British researchers have discovered a way to store data in the form of DNA, potentially providing a commercially viable alternative to expensive hard disks and magnetic tape.

DNA is an extremely robust way to store data, as evidenced by the information extracted from wooly mammoth bones, which date back tens of thousands of years.

It is also incredibly small, dense and does not need any power for storage, so shipping and keeping it is easy, according to Nick Goldman from the European Bioinformatics Institute (EMBL-EBI) in Hinxton.

Although reading DNA is fairly straightforward, writing has always been a major hurdle to making DNA storage a reality, because it is only possible to manufacture DNA in short strings, and both writing and reading DNA are prone to errors – particularly when the same DNA letter is repeated.

The new method involves breaking up the code into lots of overlapping fragments, with indexing information showing where each fragment belongs in the overall code, and making a coding scheme that does not allow repeats.

In order for the code to fail, the same error would have to occur on four different fragments, which would be extremely rare.

The researchers have teamed up with California-based firm Agilent Technologies to synthesise hundreds of thousands of pieces of DNA from a number of encoded files.

The files included versions of an .mp3 of Martin Luther King’s speech, “I Have a Dream”; a .jpg photo of EMBL-EBI; a .pdf of Watson and Crick’s seminal paper, “Molecular structure of nucleic acids”; a .txt file of all of Shakespeare's sonnets; and a file that describes the encoding.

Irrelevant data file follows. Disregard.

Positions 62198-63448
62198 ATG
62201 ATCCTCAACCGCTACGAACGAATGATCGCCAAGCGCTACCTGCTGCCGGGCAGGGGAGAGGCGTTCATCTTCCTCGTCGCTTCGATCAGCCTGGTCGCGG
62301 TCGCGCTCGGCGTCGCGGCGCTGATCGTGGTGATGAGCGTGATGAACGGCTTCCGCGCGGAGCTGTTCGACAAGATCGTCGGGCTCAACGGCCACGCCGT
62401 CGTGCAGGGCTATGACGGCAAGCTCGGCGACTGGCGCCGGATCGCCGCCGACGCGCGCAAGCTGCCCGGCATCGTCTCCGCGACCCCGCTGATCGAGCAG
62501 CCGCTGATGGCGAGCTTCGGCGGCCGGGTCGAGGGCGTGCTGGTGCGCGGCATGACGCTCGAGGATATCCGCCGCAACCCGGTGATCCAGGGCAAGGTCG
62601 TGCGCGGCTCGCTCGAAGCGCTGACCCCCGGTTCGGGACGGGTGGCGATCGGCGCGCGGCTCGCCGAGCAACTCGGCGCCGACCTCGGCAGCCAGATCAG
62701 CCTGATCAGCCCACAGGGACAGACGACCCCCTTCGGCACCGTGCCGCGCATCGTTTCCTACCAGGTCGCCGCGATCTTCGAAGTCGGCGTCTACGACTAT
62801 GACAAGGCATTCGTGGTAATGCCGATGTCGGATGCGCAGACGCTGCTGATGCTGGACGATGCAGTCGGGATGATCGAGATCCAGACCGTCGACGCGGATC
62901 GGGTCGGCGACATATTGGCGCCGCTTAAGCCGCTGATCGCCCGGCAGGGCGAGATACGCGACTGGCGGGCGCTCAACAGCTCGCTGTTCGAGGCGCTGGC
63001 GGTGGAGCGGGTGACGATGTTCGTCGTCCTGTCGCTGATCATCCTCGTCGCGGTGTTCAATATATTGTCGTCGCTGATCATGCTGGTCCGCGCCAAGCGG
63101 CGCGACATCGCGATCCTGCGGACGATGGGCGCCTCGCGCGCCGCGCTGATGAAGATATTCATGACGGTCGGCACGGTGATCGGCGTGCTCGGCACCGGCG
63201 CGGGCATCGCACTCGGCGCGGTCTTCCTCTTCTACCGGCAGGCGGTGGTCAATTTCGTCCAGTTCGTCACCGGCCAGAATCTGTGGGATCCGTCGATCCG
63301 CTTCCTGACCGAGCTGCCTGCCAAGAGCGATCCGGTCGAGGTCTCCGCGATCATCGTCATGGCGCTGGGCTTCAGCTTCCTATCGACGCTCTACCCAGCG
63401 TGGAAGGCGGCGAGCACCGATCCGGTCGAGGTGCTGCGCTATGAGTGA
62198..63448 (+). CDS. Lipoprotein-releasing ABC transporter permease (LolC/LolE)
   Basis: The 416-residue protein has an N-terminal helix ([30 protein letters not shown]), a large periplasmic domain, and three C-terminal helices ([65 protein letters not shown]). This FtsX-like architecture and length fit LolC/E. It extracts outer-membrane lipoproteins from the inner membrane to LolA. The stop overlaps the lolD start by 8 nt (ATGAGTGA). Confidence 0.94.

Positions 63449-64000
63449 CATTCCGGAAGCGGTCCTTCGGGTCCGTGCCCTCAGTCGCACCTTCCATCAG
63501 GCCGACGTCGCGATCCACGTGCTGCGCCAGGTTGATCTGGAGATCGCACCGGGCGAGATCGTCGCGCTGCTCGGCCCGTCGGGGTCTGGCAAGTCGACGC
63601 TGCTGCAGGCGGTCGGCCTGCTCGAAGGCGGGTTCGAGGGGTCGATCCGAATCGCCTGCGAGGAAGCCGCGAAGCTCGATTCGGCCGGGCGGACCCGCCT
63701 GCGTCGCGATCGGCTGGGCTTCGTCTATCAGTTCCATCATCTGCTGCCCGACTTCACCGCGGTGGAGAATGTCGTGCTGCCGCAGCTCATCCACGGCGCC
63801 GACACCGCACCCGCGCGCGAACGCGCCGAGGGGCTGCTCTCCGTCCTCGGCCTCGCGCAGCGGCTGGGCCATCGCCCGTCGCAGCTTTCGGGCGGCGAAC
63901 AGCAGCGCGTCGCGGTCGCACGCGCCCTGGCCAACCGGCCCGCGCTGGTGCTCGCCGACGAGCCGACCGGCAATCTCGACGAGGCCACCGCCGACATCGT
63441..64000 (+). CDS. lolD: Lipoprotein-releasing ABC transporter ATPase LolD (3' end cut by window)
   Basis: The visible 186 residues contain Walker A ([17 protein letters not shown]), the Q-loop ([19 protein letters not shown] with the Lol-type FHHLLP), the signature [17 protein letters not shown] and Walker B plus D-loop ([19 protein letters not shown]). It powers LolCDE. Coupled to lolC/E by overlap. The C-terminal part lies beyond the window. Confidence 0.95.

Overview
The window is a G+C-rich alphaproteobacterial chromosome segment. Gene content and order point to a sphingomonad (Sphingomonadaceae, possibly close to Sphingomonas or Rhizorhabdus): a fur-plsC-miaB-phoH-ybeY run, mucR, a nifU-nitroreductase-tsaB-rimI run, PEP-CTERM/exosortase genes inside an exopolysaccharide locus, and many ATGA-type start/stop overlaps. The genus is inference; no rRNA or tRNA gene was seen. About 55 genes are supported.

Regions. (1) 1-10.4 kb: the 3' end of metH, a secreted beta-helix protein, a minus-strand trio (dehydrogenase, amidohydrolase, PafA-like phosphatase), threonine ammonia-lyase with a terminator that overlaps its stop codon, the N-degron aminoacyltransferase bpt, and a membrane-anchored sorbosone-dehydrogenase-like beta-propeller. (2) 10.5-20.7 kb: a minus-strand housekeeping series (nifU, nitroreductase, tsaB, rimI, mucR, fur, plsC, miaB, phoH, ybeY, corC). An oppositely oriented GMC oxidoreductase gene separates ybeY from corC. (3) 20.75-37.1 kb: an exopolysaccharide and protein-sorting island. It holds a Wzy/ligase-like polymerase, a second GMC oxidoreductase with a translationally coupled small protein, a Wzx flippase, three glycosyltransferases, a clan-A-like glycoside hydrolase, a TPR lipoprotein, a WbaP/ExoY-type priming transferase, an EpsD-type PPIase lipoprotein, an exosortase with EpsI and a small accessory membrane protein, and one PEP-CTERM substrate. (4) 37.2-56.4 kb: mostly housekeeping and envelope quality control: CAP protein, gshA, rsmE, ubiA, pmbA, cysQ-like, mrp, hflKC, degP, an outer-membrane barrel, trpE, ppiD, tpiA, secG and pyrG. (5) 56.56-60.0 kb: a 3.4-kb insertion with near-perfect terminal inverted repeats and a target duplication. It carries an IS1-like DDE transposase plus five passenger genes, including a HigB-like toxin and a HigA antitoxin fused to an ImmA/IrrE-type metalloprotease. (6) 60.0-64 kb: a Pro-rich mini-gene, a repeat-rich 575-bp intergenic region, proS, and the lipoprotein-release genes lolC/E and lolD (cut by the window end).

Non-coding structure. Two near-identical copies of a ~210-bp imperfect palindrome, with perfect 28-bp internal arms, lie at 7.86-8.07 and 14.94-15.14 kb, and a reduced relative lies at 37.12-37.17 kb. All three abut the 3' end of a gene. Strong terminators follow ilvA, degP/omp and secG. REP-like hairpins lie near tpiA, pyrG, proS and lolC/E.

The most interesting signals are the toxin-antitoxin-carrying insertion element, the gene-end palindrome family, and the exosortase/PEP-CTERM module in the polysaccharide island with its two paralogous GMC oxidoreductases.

According to Emily Leproust of Agilent, the result looked like a tiny piece of dust. Agilent mailed the sample to EMBL-EBI, where the researchers were able to sequence the DNA and decode the files without errors.

The researchers claim that at least 100 million hours of high-definition video can be stored in about a cup of DNA. The breaktrough could provide a solution to the data deluge in industries such as life sciences.

“We’ve created a code that's error tolerant using a molecular form we know will last in the right conditions for 10,000 years, or possibly longer,” said Goldman. “As long as someone knows what the code is, you will be able to read it back if you have a machine that can read DNA.”

The next step for the researchers is to perfect the coding scheme and explore practical aspects, paving the way for a commercially viable DNA storage model.

The method was published in the journal Nature on 23 January 2013.